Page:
The most fun part of this team could be its Special Teams.  It wouldn’t shock me in the slightest to see this unit decide 2-3 games this year.  That’s including, obviously, our All Pro punter shifting field position.  That’s figuring we’ll be in a lot of close games, which means a field goal here and there could make all the difference (not to mention those all-important extra-long extra points).  And, who knows?  Maybe our returners play a bigger role in affecting these games, either with TDs scored or with long returns that put our offense in prime real estate.  I think there’s a lot to like about all facets of the Special Teams, but also a lot of opportunities for luck to play a heavy role.  A field goal kicker making an insane percentage of kicks; our blockers on these returns not getting called for holds or blocks in the back every fucking time.  It’s all going to play a huge role in how many games this team wins this year.

While it’s ultimately hard to see this team seriously contending for a Super Bowl (as I’ll get into tomorrow), this should nevertheless be a fun team to watch.  We should see plenty of offense and plenty of young guys stepping into prominent roles on defense.  If it all breaks right, we could be talking about one of the true sleepers in the league this year:  a team that no one is expecting anything from, who comes out of nowhere to take the league by storm.  While not probable, it IS possible, and that’s all you can ask for this time of year.

My Way-Too-Late Seahawks 53-Man Roster Prediction

What is this, a day before the final pre-season game?  Yeah, let’s go out there on that limb and predict the 53-man roster for the Seahawks.

Quarterbacks

  • Russell Wilson
  • Alex McGough
  • Brett Hundley

Obviously we all know the starter here.  My gut tells me that the actual backup QB will be Austin Davis, but I’m gonna go with what my eyes have seen.  They’ve seen a guy in Davis who has done absolutely nothing through three pre-season games, while they’ve seen a guy in McGough who has steadily improved every time he’s gone out there.  Now, it hasn’t translated into wins, but that’s neither here nor there.  I think you can waive Davis and he’ll just be sitting out there collecting dust.  With McGough, you can PROBABLY get him onto your practice squad, but that also risks him to other teams’ practice squads as well (particularly if they have less certain QB situations).  I’d rather go with the guy who can be a viable long-term solution to the backup QB spot (with potential to be trade bait if/when we get to his 4th season).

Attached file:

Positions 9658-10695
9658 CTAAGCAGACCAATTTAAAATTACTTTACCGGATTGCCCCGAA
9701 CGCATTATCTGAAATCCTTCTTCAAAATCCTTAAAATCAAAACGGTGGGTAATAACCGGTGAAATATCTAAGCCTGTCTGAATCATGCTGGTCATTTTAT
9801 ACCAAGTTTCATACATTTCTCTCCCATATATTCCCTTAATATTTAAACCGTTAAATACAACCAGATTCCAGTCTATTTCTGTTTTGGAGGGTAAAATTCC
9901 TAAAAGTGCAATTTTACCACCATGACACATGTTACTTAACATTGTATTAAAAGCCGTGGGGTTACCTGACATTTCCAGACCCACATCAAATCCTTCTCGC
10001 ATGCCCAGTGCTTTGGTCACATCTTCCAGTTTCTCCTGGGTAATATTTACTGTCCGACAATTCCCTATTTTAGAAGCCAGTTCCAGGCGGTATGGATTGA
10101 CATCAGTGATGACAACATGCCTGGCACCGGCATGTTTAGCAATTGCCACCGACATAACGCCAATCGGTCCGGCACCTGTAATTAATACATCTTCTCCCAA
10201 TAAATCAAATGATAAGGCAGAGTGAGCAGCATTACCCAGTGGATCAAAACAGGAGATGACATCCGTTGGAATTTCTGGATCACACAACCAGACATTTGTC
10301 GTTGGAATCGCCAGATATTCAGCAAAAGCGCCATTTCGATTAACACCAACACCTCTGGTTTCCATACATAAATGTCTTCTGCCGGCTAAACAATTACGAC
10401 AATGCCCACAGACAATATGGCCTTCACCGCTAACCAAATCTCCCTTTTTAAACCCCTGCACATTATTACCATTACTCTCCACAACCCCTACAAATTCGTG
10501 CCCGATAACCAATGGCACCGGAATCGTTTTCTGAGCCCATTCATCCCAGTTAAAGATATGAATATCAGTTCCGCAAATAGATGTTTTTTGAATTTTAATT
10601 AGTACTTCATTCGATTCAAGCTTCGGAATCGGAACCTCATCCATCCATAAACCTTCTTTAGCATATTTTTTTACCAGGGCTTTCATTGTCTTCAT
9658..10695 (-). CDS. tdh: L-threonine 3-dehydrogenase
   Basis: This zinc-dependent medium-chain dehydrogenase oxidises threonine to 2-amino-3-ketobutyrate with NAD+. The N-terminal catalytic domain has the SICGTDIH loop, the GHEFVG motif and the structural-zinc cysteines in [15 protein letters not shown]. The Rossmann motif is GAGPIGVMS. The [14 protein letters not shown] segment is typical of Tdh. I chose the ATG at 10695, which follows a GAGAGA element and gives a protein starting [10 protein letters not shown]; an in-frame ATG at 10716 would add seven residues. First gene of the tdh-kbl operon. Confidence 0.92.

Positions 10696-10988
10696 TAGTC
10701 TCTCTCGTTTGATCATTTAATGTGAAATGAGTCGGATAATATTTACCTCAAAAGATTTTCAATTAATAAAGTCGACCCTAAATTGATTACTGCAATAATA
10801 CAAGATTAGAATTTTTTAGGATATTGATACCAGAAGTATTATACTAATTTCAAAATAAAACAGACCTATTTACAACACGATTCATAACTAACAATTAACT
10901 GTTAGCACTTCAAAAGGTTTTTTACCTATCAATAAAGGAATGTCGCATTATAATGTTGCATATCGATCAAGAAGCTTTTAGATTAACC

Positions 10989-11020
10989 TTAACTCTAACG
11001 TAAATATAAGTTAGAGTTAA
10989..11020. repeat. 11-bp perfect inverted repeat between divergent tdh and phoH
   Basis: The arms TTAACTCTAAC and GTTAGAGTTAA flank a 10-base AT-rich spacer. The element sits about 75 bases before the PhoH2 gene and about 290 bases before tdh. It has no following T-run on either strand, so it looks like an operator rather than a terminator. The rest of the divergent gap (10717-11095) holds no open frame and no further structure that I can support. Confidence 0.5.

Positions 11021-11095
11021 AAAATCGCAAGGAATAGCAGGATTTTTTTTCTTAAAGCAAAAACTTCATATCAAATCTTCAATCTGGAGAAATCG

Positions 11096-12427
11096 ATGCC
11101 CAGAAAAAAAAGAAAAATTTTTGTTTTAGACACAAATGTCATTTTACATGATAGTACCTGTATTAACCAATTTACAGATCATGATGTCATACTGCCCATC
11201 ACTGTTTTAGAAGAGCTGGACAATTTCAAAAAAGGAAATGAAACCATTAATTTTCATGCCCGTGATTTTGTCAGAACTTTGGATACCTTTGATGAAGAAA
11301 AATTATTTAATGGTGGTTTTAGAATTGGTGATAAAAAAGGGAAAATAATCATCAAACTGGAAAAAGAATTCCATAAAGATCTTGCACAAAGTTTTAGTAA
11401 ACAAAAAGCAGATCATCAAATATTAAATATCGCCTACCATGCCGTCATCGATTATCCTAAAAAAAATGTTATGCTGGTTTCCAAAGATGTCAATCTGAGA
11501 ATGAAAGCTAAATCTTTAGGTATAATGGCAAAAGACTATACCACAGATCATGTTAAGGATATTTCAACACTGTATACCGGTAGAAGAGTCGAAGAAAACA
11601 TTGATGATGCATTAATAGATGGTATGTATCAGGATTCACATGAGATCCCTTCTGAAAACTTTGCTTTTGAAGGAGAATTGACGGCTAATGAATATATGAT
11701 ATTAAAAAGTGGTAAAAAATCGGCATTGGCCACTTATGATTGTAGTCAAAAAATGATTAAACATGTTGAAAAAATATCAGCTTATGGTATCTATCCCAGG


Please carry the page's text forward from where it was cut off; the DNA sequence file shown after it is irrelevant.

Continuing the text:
I guess forget all that, because the Seahawks just traded for Hundley.  SOMEONE GOT CAUGHT PRE-WRITING A 53-MAN ROSTER PREDICTION POST!

Running Backs

  • Chris Carson
  • Rashaad Penny
  • C.J. Prosise
  • Mike Davis
  • Tre Madden

I just can’t see the team holding onto someone like McKissic who could be out for up to a month.  They could IR him, but that seems like a waste.  I honestly think they just cut him and try to re-sign him when he’s healthy, or at least on the way.  But, with concerns about Penny and Prosise, I find it hard to believe they’re keeping McKissic over Davis, and I find it hard to believe they’re keeping a 6th RB when they have plenty of guys on this team who can return kicks in a pinch (should Lockett go down).  McKissic isn’t someone you HAVE to have, especially considering he’s pretty undersized too and as such will come with his own injury concerns going forward.

Wide Receivers

  • Doug Baldwin
  • Tyler Lockett
  • Jaron Brown
  • Brandon Marshall
  • David Moore
  • Marcus Johnson

I don’t think Darboh is a guy you have to keep either.  Honestly, I don’t see why you couldn’t sneak him onto the practice squad; what has he ever done in his 1+ years that makes him attractive to other teams?  No loss, in my book, if he does go somewhere else; David Moore will be a better pro, so it’s all good.  I like Johnson’s potential on special teams and as a deep threat should Lockett get injured.  I like Marshall to be that red zone, Jimmy Graham-type target (I also like Marshall to be more effective between the 20’s; I just like Marshall a lot).